by Cannon Ivers (MLA ’16), Devin Dobrowolski (MLA ’16) and Mary Catherine Miller (MLA ’16), winners of “A Beautiful Decay”, an endeavor of Miami-based initiative Save Before Quitting.
In a challenge to traditional ideas of landscape preservation, Wanderers, proposes alternative forms of touristic activity aimed at preserving the vernacular of Cape Cod region through the lens of managed disturbance. The project challenges the perception that this peripatetic dune landscape is fragile and threatened by proposing a strategy intended to channel the unpredictable movement of multiple agents: the nearly imperceptible migration of dunes, the rising and falling of tides and the creeping rhizomatous growth of vegetation across the landscape.
Sited along the Great Neck barrier beach, the proposal frames tourism as an agent and key player in the strategy to intervene and participate in the languid, drifting morphology of the dunes. As an alternative to conventional beachfront hotels or roadside motels, removed from the coastal elements that makes this region so unique, the proposal introduces a model of unfixed, ‘wandering’ structures that move seasonally with the dune landscape and rise and fall with the daily cycles of tides within the salt marsh. These nomadic structures could be temporarily occupied by seasonal visitors for a week, a night, or even just a few hours as retreats of total isolation and solitude, hideaways for creative endeavor, artistic invention, or restful introspection.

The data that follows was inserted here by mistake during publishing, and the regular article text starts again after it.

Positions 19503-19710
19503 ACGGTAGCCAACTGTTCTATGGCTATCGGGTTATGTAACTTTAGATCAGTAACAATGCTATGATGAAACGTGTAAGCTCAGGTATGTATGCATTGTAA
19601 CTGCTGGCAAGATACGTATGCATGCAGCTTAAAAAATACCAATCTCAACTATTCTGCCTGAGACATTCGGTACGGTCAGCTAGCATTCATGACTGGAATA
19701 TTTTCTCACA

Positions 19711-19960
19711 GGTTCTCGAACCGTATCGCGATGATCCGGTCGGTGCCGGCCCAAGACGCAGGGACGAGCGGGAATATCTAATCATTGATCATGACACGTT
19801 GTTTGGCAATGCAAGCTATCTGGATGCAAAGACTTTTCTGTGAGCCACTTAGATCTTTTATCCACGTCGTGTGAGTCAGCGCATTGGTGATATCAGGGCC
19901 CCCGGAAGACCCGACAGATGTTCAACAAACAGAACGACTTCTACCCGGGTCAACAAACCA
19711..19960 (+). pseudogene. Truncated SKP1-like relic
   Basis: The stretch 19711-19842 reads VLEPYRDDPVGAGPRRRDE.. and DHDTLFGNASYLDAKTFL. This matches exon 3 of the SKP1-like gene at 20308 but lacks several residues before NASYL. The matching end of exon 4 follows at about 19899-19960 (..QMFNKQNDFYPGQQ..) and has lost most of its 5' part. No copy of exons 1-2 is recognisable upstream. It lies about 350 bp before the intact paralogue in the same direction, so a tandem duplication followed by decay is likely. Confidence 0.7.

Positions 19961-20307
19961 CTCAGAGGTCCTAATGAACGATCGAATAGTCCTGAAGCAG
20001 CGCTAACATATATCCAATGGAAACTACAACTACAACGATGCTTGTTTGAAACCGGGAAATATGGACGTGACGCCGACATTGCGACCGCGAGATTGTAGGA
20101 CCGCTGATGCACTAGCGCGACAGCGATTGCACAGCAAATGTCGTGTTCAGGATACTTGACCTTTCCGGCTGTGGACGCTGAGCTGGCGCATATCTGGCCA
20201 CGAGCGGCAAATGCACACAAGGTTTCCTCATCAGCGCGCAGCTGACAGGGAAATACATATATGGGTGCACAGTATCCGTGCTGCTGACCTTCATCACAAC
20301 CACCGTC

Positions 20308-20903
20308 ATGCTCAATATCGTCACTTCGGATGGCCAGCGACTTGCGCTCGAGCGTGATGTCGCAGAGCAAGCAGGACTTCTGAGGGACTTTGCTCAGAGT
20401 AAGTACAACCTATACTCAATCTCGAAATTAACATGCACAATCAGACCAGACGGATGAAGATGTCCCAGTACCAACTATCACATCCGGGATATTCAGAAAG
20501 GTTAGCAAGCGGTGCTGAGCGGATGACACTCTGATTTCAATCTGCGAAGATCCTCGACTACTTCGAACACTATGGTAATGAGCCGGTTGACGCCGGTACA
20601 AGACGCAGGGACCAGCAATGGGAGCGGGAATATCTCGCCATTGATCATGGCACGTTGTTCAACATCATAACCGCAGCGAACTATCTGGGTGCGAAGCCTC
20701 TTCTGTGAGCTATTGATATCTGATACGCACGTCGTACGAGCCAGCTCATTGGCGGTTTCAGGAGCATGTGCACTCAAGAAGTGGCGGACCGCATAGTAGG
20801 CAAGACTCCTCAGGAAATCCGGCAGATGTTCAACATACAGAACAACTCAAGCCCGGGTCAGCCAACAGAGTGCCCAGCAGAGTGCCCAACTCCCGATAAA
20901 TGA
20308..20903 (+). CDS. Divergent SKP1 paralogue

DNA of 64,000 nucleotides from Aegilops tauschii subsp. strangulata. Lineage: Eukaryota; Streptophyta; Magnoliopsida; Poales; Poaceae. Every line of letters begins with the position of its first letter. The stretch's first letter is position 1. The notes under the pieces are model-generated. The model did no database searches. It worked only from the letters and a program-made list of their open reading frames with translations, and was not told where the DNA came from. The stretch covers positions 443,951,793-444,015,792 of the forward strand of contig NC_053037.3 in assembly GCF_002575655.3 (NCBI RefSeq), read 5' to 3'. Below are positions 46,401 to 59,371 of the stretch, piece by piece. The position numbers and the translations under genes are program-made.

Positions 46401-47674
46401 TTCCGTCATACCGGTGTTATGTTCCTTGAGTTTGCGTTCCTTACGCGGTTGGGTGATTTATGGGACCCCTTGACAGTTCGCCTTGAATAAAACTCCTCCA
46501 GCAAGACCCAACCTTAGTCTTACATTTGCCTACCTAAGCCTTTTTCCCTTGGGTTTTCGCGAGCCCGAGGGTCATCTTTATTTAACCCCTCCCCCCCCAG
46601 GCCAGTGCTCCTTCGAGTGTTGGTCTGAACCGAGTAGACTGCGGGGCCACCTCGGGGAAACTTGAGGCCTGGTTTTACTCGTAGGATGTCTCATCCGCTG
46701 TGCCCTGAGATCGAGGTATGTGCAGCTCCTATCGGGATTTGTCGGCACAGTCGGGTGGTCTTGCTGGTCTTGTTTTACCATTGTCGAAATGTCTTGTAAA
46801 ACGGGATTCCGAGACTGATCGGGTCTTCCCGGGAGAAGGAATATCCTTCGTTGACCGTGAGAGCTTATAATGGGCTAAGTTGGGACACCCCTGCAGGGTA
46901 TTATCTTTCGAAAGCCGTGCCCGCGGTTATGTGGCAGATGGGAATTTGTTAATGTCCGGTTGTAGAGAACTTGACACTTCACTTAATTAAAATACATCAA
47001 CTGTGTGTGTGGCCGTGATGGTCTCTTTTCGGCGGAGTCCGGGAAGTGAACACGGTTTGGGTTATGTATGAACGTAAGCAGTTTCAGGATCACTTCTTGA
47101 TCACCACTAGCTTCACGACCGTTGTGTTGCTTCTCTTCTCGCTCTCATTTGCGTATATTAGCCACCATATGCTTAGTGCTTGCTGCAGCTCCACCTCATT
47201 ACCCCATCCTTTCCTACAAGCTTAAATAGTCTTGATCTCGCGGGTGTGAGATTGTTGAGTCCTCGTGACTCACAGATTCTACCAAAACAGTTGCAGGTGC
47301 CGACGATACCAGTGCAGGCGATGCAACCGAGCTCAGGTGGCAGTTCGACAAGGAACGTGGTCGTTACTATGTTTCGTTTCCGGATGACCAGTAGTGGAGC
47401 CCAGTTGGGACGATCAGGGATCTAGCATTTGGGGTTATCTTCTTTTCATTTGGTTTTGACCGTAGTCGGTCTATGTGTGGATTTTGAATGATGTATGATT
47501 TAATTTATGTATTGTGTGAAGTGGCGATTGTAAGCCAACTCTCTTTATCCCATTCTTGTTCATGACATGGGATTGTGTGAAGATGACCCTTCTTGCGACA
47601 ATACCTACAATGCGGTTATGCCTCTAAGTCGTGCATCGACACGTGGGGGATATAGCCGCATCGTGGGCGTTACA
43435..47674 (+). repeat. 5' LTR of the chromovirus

Of course, this is an unapologetically romantic ideal, but one that draws from a history of the sublime and beautiful dynamism of the landscape to look for alternatives to conventional modes of touristic practices and exchanges. As such Wanderers proposes a new type of ephemeral occupation in which architectural form becomes a device for measuring time and registering natural phenomenon, throwing the idea of permanence into question. Without the wandering structures, there is no measure of the movement or morphological change of the dunes. Fundamentally, Wanderers is a proposition for an alternative methods of the cultural and physical construction of landscape that privileges formation over foundation.